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Greefield On Sanford, GOP's Future

(AP Photo/Mary Ann Chastain)
South Carolina Gov. Mark Sanford admitted today that he had an affair with a woman in Argentina. The GOP star and rumored 2012 presidential contender had been missing for several days, drawing national media attention as his staff issued a series of oblique and contradictory statements about his whereabouts.

CBS News senior political correspondent Jeff Greenfield discussed today's revelations with anchor Katie Couric on the CBS Evening News Wednesday.

Couric/>: Jeff, clearly there's no "good" time for a story like this one to emerge, but this is a particularly case of bad timing for Republicans, isn't it?

Greenfield: For the second time in a week you've had a prominent Republican forced to step down from a party leadership post because they had to confess adultery. Gov. Sanford today – Sen. John Ensign of Nevada just last week, who left his post as a head of the Republican Senate Policy Committee. And the two stories kind of feed on each other. It's not one plus one equaling two.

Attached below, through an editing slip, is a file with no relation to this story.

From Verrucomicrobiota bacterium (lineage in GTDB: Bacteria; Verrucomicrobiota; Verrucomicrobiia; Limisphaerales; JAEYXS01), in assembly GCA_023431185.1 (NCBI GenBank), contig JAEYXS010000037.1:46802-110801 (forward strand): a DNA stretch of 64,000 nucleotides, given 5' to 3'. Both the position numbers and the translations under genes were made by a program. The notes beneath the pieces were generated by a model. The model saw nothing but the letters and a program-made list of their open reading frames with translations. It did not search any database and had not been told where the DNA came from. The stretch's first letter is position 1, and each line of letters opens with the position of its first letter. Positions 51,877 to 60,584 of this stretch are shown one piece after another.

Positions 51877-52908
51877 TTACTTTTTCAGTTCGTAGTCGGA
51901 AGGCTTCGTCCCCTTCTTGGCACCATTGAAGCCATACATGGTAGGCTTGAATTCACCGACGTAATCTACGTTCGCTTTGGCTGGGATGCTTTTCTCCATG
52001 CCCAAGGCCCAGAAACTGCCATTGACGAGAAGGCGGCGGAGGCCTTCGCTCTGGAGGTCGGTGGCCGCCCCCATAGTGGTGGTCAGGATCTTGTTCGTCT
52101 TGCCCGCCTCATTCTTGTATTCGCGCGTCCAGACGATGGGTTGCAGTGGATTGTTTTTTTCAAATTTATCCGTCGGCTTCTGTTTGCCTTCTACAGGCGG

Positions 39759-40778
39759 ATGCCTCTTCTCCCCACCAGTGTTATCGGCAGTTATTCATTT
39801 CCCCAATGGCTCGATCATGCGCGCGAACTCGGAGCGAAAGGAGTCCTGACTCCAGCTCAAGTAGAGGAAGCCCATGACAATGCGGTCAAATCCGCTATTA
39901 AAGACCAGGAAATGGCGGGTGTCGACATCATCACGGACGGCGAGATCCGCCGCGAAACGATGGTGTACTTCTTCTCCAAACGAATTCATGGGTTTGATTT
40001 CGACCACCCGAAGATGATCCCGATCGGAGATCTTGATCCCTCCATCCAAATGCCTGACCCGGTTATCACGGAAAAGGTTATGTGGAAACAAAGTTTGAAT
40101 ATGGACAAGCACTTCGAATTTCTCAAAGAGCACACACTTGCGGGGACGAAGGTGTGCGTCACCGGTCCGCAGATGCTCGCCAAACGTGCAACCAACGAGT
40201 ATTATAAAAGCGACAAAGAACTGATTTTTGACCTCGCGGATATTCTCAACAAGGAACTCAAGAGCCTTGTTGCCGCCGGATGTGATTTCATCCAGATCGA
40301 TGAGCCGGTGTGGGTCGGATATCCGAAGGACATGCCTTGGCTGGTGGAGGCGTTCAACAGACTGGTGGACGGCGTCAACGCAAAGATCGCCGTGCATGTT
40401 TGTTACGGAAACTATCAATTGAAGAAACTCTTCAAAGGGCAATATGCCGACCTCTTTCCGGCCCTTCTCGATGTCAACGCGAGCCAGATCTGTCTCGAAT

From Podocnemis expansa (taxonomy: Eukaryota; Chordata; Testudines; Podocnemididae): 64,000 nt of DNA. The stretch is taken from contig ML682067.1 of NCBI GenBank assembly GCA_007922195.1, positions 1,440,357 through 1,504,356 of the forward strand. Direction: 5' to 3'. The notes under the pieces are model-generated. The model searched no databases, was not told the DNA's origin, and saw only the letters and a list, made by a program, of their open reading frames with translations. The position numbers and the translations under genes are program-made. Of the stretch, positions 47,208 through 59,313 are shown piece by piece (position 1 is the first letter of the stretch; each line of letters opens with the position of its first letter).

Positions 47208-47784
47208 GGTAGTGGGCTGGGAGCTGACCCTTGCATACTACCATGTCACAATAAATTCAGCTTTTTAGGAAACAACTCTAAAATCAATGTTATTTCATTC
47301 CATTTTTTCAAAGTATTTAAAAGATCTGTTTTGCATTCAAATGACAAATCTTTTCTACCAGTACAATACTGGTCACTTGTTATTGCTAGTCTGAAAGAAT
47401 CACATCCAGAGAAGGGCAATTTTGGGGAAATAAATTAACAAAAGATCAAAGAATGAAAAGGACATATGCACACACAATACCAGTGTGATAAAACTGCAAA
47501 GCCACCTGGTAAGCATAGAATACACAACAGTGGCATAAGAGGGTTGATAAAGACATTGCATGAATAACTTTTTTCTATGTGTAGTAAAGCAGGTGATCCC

Couric/>: A lot of this is about 2012 and the next presidential election – who's going to be the nominee. But what is the short-term political fallout for this, Jeff?

Greenfield: I think for the first time Republicans are seeing some vulnerability with president Obama. Some poll numbers make the point. While his approval ratings remain high, some doubts are growing about whether he can control the budget deficit, whether he's spending too much. We've seen poll numbers that suggest independents are losing a little bit of their faith in him because they see him maybe as more of a liberal. But how do the Republicans make this point when this thing has become such a soap opera? It sounds like some of their folks are trying to replace "Jon & Kate Plus Eight."

And if you look at 2012, you have Ensign and Sanford, obviously, away from the picture now. You had Bobby Jindal of Louisiana, the governor – very poor notices because of that response to the State of the Union. Newt Gingrich has had to backtrack from some of his comments about Supreme Court nominee Sotomayor and Jon Huntsman, the governor of Utah, nothing happened bad for him except that President Obama has made him ambassador to China, so he's out of the picture. They'll find somebody.

Couric: Can Gov. Sanford survive this and stay governor?

Greenfield: I think at the end of his tour we're going to find out whether people regard him as Bill Clinton or Eliot Spitzer, Katie.

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